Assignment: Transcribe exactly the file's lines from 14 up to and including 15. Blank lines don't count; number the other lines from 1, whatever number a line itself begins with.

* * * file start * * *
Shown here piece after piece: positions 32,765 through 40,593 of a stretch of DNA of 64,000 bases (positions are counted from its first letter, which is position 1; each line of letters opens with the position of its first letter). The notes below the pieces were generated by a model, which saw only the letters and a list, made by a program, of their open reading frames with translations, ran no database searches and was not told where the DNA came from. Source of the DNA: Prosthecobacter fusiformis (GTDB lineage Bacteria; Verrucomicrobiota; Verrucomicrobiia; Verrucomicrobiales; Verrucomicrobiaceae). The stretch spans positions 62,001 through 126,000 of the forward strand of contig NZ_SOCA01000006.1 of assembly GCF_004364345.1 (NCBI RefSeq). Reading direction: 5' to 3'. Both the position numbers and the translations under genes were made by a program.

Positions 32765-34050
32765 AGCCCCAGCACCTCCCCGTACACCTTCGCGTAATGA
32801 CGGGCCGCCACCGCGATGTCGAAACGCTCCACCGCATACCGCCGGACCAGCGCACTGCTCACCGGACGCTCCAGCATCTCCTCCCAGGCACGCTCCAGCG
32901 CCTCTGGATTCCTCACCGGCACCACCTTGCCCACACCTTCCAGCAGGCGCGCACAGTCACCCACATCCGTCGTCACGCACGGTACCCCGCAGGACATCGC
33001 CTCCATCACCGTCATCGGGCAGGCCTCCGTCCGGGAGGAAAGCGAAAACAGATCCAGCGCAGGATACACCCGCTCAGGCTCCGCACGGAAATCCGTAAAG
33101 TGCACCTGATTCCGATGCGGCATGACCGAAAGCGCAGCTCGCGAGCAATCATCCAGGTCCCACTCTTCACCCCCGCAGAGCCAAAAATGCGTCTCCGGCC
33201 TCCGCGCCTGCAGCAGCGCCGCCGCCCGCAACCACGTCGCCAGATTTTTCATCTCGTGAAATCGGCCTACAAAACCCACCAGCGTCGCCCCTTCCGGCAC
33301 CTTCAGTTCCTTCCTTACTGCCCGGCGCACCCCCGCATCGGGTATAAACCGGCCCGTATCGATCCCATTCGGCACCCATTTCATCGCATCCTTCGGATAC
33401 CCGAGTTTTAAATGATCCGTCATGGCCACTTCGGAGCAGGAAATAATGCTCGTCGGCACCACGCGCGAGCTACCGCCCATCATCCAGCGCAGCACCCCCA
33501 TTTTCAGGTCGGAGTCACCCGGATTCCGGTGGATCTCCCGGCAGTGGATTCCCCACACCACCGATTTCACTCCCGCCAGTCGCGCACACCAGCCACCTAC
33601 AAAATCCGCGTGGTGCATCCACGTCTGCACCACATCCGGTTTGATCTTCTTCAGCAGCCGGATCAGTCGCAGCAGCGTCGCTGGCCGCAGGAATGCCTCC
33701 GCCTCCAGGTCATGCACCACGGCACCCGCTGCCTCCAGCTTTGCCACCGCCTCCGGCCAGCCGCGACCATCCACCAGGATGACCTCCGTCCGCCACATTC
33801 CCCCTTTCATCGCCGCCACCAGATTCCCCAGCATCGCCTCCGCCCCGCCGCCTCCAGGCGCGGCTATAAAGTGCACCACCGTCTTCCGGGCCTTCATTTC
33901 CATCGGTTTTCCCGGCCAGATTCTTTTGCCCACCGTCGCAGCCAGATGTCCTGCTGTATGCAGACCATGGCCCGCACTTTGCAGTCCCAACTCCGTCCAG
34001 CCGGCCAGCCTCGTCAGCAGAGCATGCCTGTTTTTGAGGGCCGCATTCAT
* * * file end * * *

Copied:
33801 CCCCTTTCATCGCCGCCACCAGATTCCCCAGCATCGCCTCCGCCCCGCCGCCTCCAGGCGCGGCTATAAAGTGCACCACCGTCTTCCGGGCCTTCATTTC
33901 CATCGGTTTTCCCGGCCAGATTCTTTTGCCCACCGTCGCAGCCAGATGTCCTGCTGTATGCAGACCATGGCCCGCACTTTGCAGTCCCAACTCCGTCCAG